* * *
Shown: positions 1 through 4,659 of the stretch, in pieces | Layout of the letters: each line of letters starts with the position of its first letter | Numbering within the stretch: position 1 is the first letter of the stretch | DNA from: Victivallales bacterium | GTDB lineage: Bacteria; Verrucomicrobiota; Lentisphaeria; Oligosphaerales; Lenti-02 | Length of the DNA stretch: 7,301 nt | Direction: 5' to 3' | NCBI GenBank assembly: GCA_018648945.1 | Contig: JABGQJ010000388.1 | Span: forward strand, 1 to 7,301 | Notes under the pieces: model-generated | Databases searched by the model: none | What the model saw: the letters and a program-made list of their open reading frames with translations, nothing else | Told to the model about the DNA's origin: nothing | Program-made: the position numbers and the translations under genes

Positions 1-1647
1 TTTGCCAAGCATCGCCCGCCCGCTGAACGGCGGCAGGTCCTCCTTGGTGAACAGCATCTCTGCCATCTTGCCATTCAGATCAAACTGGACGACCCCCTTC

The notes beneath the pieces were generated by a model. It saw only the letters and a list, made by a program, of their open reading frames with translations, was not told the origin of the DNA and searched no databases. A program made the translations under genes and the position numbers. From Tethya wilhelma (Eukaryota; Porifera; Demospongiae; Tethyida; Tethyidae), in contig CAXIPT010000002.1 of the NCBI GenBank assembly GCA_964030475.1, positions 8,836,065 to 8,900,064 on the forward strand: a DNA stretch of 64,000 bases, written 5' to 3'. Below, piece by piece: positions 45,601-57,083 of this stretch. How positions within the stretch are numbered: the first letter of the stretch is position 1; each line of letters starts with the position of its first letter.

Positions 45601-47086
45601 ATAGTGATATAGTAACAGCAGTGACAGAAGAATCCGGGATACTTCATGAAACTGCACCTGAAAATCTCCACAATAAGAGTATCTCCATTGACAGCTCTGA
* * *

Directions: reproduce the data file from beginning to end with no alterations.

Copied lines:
Shown: positions 1 through 4,659 of the stretch, in pieces | Layout of the letters: each line of letters starts with the position of its first letter | Numbering within the stretch: position 1 is the first letter of the stretch | DNA from: Victivallales bacterium | GTDB lineage: Bacteria; Verrucomicrobiota; Lentisphaeria; Oligosphaerales; Lenti-02 | Length of the DNA stretch: 7,301 nt | Direction: 5' to 3' | NCBI GenBank assembly: GCA_018648945.1 | Contig: JABGQJ010000388.1 | Span: forward strand, 1 to 7,301 | Notes under the pieces: model-generated | Databases searched by the model: none | What the model saw: the letters and a program-made list of their open reading frames with translations, nothing else | Told to the model about the DNA's origin: nothing | Program-made: the position numbers and the translations under genes

Positions 1-1647
1 TTTGCCAAGCATCGCCCGCCCGCTGAACGGCGGCAGGTCCTCCTTGGTGAACAGCATCTCTGCCATCTTGCCATTCAGATCAAACTGGACGACCCCCTTC

The notes beneath the pieces were generated by a model. It saw only the letters and a list, made by a program, of their open reading frames with translations, was not told the origin of the DNA and searched no databases. A program made the translations under genes and the position numbers. From Tethya wilhelma (Eukaryota; Porifera; Demospongiae; Tethyida; Tethyidae), in contig CAXIPT010000002.1 of the NCBI GenBank assembly GCA_964030475.1, positions 8,836,065 to 8,900,064 on the forward strand: a DNA stretch of 64,000 bases, written 5' to 3'. Below, piece by piece: positions 45,601-57,083 of this stretch. How positions within the stretch are numbered: the first letter of the stretch is position 1; each line of letters starts with the position of its first letter.

Positions 45601-47086
45601 ATAGTGATATAGTAACAGCAGTGACAGAAGAATCCGGGATACTTCATGAAACTGCACCTGAAAATCTCCACAATAAGAGTATCTCCATTGACAGCTCTGA